targa

 

4) 964 RS N/GT

I’ll be the first to admit I’m not exactly overawed by the 964 RS. I just don’t think it’s anywhere near as special as other Rennsports, its drive easily mimicked by a lesser Carrera 2 with only a few choice tweaks. However, the hardcore N/GT is a marked step up. Its spartan interior, amplified acoustics and firm suspension are pure race car traits in a 911 equipped with license plates. What’s not to like?

I was lucky enough to drive two this year, this Maritime blue example sold at Silverstone Auctions’ Porsche sale, and a special 1 of 20 N/GT Racing Package from issue 139. I was enthralled by the sheer pedigree of the N/GT but also its tactility, something that’s missing from many modern Neunelfers.

ngt

 

3) 996 GT3 RS

One of the last Rennsports for me to drive, our test against the 996 GT2 in issue 143 showed me the 996 is also one of the most underrated. Building from the 996.2 GT3’s tantalising package, on paper the RS received only minimalist weight saving and no power increase, yet the reality is thanks to a revised suspension and stiffer engine mounts, the RS is a different yet reassuringly compliant beast.

Best of all, as the last Rennsport bereft of any real driver aids, it’s just you, the open road and 381 untamed horses. With every driver input directly affecting the car’s behaviour, when you drive the 996 GT3 RS you wear it like a glove, so to speak; a fabulous, classic experience for a 911 with such relative modernity.

996

 

2) 959

Is it a true Neunelfer? With a flat six boxer engine mounted aft of the rear axle, it’s certainly hard to argue otherwise. Porsche’s quintessential supercar was the yardstick for automotive excellence for decades, its overarching 911 influence shaping subsequent Neunelfer generations in turn. Only when walking around it and taking a seat inside do you truly appreciate the amalgamation of G-series, 964 and even 993 componentry on the car.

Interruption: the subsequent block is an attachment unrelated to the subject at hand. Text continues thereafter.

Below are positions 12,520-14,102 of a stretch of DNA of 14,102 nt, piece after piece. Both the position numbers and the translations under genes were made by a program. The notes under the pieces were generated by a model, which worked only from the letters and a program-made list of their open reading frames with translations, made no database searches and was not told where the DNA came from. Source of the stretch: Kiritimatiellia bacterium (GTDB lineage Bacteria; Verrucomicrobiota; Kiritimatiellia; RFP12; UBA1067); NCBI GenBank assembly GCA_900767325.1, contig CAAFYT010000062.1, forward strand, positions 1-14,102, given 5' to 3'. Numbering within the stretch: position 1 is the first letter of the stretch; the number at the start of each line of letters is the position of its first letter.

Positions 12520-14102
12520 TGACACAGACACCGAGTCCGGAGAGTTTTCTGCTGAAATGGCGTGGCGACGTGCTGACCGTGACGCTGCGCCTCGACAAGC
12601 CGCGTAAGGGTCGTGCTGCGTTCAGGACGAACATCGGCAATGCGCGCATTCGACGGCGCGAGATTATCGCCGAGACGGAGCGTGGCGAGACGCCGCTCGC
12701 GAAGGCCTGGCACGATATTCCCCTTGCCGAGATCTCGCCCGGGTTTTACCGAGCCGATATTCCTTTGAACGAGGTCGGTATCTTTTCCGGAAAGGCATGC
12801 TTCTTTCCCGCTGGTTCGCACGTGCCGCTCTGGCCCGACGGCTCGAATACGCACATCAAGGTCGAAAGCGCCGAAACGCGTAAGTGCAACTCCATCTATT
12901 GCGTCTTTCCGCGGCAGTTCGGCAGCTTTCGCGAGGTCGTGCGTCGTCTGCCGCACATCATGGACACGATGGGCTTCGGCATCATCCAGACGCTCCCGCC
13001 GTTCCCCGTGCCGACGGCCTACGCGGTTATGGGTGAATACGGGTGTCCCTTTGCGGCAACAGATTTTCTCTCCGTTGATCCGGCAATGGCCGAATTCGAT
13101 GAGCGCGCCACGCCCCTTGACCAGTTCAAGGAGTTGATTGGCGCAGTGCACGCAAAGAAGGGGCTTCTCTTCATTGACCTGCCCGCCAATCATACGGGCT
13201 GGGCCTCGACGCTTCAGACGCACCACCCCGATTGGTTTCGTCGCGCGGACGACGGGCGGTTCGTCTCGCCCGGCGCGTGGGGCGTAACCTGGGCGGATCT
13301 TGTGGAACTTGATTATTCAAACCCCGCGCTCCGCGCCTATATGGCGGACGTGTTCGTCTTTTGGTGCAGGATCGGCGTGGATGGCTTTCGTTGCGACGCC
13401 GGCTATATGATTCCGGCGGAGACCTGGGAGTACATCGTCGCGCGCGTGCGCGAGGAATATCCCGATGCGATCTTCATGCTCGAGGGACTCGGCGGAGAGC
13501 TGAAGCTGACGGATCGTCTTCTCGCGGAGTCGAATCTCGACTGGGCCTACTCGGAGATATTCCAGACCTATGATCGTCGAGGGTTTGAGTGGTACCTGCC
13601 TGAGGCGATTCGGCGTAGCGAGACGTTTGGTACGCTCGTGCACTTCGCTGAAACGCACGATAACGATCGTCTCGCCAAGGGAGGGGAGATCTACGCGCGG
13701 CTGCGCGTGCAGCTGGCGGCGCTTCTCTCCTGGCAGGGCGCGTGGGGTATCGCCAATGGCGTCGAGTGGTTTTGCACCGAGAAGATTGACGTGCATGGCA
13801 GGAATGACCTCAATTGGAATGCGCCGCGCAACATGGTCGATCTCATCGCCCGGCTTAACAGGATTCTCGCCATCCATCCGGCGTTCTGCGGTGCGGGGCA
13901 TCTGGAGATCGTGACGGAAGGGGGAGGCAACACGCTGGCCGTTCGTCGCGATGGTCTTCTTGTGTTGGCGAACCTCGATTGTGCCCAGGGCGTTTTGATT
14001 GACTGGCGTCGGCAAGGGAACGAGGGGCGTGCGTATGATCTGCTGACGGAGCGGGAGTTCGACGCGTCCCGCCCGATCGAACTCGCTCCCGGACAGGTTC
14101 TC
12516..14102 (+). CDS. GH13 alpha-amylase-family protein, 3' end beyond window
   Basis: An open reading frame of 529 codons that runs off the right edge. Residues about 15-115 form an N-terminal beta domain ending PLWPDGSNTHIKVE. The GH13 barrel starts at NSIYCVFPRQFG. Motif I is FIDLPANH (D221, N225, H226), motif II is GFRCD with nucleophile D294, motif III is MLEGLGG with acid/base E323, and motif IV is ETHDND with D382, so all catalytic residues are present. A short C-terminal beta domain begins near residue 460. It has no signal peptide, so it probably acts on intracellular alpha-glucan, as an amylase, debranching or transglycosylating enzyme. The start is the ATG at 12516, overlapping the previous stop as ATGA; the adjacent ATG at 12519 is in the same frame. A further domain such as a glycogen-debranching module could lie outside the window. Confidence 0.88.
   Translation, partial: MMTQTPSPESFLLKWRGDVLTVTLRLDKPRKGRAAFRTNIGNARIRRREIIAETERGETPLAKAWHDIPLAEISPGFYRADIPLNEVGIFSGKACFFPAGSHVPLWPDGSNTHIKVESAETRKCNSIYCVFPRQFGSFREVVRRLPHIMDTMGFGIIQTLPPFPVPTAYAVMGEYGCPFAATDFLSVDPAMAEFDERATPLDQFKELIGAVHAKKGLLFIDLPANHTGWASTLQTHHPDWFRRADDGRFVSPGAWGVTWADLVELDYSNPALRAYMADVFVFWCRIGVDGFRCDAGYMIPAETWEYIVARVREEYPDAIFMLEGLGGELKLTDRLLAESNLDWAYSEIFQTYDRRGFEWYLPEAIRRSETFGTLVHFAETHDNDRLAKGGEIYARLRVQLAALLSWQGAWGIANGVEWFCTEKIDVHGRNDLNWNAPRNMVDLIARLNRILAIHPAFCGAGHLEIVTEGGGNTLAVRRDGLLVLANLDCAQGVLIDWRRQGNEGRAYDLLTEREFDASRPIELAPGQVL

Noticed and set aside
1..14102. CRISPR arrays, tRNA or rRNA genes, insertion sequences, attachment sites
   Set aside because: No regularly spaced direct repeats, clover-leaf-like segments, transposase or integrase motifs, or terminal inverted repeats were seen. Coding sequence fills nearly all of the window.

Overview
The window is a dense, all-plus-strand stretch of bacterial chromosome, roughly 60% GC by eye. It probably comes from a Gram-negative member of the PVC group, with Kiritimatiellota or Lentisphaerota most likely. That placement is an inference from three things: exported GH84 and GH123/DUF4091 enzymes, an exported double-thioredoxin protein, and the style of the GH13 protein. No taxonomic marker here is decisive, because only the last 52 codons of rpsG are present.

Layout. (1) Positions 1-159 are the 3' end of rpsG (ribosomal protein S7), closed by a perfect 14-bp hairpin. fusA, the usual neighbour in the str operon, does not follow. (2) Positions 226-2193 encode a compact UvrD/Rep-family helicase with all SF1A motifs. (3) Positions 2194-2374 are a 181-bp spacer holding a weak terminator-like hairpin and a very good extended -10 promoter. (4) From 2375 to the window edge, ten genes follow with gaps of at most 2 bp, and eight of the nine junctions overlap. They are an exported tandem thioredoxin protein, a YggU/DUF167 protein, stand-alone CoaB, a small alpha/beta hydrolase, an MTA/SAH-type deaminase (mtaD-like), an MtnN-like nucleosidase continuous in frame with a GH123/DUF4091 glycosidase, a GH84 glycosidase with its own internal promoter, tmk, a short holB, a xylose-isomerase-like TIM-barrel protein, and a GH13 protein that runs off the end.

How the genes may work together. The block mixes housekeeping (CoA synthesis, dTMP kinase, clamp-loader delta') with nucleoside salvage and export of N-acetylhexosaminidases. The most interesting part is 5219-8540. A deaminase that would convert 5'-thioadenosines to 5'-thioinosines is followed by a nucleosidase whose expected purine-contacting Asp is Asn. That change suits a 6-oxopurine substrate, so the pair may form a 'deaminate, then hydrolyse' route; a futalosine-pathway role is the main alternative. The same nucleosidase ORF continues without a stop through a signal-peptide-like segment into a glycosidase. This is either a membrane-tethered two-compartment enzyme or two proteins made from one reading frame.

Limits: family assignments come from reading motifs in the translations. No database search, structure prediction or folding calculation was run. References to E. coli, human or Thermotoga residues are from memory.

As I found out in issue 142, the 959 comfortably has the ability to embarrass newer generations of sports car, boasting active suspension, all-wheel-drive with active torque distribution, twin turbocharging and a lightweight body construction in its arsenal. It’s as scintillating to drive today as it was back in… 1986. Yep, despite all that tech, the 959 is 30 years old – yet still feels utterly indomitable as a driving machine.

959

 

1) 911 R

I can only apologise for finishing with a naturally obvious choice. The 911 R may have topped the majority of group tests and ‘best drive’ countdowns for this year, but it’s with good reason. Even away from a backdrop of capable but uninvolving 991 GT3s and GT3 RSs, the 911 R is a breath of fresh air, a true ‘best of’ in terms of parts resulting in a machine with breathtaking sporting pedigree.

Fast, frenetic and completely intoxicating by its very nature, the R is the most special Neunelfer since the 997 GT3 RS 4.0 of 2010, and for me will be the 911 of the decade. Driving it on deserted Scottish roads last May was one of my greatest privileges of 2016.

r

What five 911s have you most enjoyed reading about in Total 911 this year? Comment below or tweet us@Total911